truthXchangeArticle by Peter Jones
Nov 5, 2009
Sometimes classified as â€œa worthless historian,â€ Dan Brown is nevertheless an uncanny observer of the spiritual times in which we live. His basic message is consistent: our culture is discovering that the â€œAncient Mysteriesâ€ will be victorious over the outdated, censorious and power-grabbing Church. The Da Vinci Code undermined the faith of nominal believers by:
â€¢portraying the ancient Gnostic texts as the true accounts about Jesus; and â€¢replacing God the Creator by the Nature Goddess and the â€œdivine feminine.â€ In his latest book, The Lost Symbol, Brown rehabilitates the religious search for secret knowledge. The book begins with the gruesome scene of an amputated hand, placed provocatively in the US Capitol's Rotunda. The fingers point to the ceiling, on which are portrayed the secrets that will unlock the Ancient Mysteries. Brown cleverly weaves into his story the Masonic contributions to the founding of the Republic. The capitol city is supposedly laid out according to mystical pagan symbolism. The Rotunda was given the form of the Roman pagan Temple of Vesta. The painting in the ceiling of the dome, called The Apotheosis (divinization) of George Washington depicts the general â€œbecoming God,â€ which is the great goal of the pagan mysteries.
Brown traces the progress of the Mysteries from the Mystery Schools in early Egypt, to the Alchemists of the Renaissance, to the 17th century Royal Society of London, to the Masons of the New World. All this, opines Brown, â€œhardly fits with the Christian underpinnings of this country.â€ Promoting a â€œmystical Christianityâ€ of the future, his conclusion is: â€œThe Ancient Mysteries and the Bible are the same.â€
Whether he has read Americaâ€™s past correctly, Brown certainly understands Americaâ€™s present. The recognized fortress of Christianity in the modern world, America has recently become the incubator of a toxic, pagan religion bent on silencing biblical Christianity. Ex-Newsweek journalist Tony Schwartz, having researched early New Age spirituality, concludes that we now have â€œa new American wisdom traditionâ€ that will save the earth. America to the rescue once moreâ€”this time, a pagan America.
Paganism has existed around the world in primitive cultures where animism has been practiced for millennia. But paganism also has a virulent, consistent and intelligent form in cultures once dominated by a Christian worldview. In America, such ideology has been developed by intellectuals and powerful civic leaders, creating a fully-developed system that intends to influence our global future. You can now do graduate work in â€œmetaphysical spiritualityâ€ at any number of universities.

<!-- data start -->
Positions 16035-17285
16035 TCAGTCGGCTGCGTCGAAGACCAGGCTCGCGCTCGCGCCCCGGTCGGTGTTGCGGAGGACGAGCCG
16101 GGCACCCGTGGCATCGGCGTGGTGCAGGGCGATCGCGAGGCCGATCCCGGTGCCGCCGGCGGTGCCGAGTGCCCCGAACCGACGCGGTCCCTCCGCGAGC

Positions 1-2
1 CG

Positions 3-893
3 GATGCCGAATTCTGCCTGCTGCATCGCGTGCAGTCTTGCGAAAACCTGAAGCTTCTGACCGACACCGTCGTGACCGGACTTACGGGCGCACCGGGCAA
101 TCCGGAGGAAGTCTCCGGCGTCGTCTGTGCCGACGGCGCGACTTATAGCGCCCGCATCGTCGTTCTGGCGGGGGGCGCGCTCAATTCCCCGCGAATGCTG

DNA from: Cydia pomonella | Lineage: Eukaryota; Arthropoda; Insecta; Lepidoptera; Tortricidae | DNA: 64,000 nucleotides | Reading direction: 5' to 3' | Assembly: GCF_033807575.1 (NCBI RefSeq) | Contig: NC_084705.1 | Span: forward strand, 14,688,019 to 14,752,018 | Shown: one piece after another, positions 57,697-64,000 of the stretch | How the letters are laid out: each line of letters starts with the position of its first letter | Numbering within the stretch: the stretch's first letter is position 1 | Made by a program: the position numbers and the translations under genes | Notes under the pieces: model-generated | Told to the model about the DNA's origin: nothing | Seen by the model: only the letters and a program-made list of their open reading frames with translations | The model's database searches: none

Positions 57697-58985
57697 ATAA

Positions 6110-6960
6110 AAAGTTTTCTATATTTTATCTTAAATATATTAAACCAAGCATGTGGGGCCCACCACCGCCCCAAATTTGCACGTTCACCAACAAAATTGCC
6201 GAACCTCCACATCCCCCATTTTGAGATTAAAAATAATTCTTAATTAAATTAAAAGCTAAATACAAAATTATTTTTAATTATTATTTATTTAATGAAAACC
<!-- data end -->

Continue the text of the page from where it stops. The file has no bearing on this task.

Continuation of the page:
The student rebellion of the Sixtiesâ€™ radicals deconstructed the old order and established the worldview of those now in power. In 1997 June Singer (a Jungian Gnostic) exhorted fellow pagans to build their own cosmology based on the â€œjoining of the oppositesâ€ and on their own choice of gods. She sought a coherent, religiously pagan account of existence. That â€œworkâ€ is near completion. The late Thomas Berry called for a new pattern of human presence on the planetâ€”â€œour great work.â€ His influential book, The Great Work: Our Way into the Future (1991) defines â€œthe workâ€ as the rediscovery of â€œthe spirituality of the ancient peoples.â€ (Think Evo Morales in Bolivia).
Committed ecofeminist goddess worshipers also hope to build a new feminist, Nature-worshiping â€œcosmology.â€ â€œProgressiveâ€ Christians are welcome. After experiencing the ravages of secular humanism, intellectual pagans believe that we need to put the world back together with an all-inclusive â€œnew cosmology,â€ or, in the words of a Unitarian Universalist minister, a new â€œcosmotheologyâ€ for â€œthe new universe.â€
Biblical Christians need to give a cogent answer to this New Spirituality. The pagan cosmotheology is actually a homocosmologyâ€” the celebration of sameness, what I call â€œOne-ism.â€ Spiritual One-ism denies the Creator and makes creation divine. The biblical worldview is a heterocosmology, which celebrates difference. This is Two-ismâ€”God and the creation are different, though reconciled through the Cross of Jesus. As the French say: Vive la diffÃ©rence!
Our Christian witness will be greatly helped if we understand the stark contrast between a worldview that tries to â€œjoin the oppositesâ€ and one that rejoices in the fact that God the Creator has established differences in his creation. If God is a part of the world, we have no one to worship and no one who loves us with an everlasting love.
Though we canâ€™t step into the pages of Dan Brownâ€™s novels to inform his characters that there is true hope, because of the incarnation, death and resurrection of Jesus, we can step into the lives of those around us to introduce them to the God who is â€œthere,â€ yet who came down to love and save us. The bloodied hand of Jesus points not to a divinized president (ancient or modern), but to the God who reigns in heaven.